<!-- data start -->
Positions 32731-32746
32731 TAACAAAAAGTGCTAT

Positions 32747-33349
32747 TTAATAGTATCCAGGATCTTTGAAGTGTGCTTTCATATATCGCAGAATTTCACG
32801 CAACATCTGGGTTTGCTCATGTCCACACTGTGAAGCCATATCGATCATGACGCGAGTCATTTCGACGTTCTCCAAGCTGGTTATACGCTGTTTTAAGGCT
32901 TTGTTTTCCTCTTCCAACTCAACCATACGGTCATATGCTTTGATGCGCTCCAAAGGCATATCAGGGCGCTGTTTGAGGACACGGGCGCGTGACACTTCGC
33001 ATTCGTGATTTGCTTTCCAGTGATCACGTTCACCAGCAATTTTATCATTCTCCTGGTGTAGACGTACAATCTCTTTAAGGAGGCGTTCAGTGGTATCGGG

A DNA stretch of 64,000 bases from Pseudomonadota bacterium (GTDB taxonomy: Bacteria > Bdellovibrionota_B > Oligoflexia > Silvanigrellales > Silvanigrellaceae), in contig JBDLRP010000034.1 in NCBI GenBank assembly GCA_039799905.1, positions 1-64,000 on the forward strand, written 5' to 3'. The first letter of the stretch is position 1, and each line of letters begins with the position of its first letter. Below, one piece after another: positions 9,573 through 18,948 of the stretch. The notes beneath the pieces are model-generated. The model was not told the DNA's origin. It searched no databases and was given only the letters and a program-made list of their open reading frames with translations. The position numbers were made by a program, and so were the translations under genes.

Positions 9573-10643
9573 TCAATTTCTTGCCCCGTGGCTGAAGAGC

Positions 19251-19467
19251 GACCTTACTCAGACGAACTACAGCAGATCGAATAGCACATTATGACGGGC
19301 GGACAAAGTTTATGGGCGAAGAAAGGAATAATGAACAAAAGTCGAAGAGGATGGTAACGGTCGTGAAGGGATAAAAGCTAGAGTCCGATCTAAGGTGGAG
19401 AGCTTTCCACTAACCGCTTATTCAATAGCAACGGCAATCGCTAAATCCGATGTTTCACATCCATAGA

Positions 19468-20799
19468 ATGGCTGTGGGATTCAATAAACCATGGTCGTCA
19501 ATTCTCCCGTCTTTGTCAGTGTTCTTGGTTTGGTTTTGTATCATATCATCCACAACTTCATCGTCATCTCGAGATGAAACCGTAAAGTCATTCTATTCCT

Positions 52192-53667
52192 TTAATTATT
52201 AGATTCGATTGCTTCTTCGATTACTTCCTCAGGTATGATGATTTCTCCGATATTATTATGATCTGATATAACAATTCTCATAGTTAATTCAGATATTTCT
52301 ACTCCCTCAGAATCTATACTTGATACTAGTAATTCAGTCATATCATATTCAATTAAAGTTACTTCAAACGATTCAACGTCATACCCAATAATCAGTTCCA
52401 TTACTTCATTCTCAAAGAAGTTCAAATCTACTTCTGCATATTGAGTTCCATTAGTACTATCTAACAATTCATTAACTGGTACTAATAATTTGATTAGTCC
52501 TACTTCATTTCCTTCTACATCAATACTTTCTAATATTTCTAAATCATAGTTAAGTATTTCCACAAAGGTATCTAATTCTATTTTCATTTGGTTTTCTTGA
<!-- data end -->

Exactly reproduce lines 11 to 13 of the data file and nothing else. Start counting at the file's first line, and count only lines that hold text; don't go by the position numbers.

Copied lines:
Positions 19251-19467
19251 GACCTTACTCAGACGAACTACAGCAGATCGAATAGCACATTATGACGGGC
19301 GGACAAAGTTTATGGGCGAAGAAAGGAATAATGAACAAAAGTCGAAGAGGATGGTAACGGTCGTGAAGGGATAAAAGCTAGAGTCCGATCTAAGGTGGAG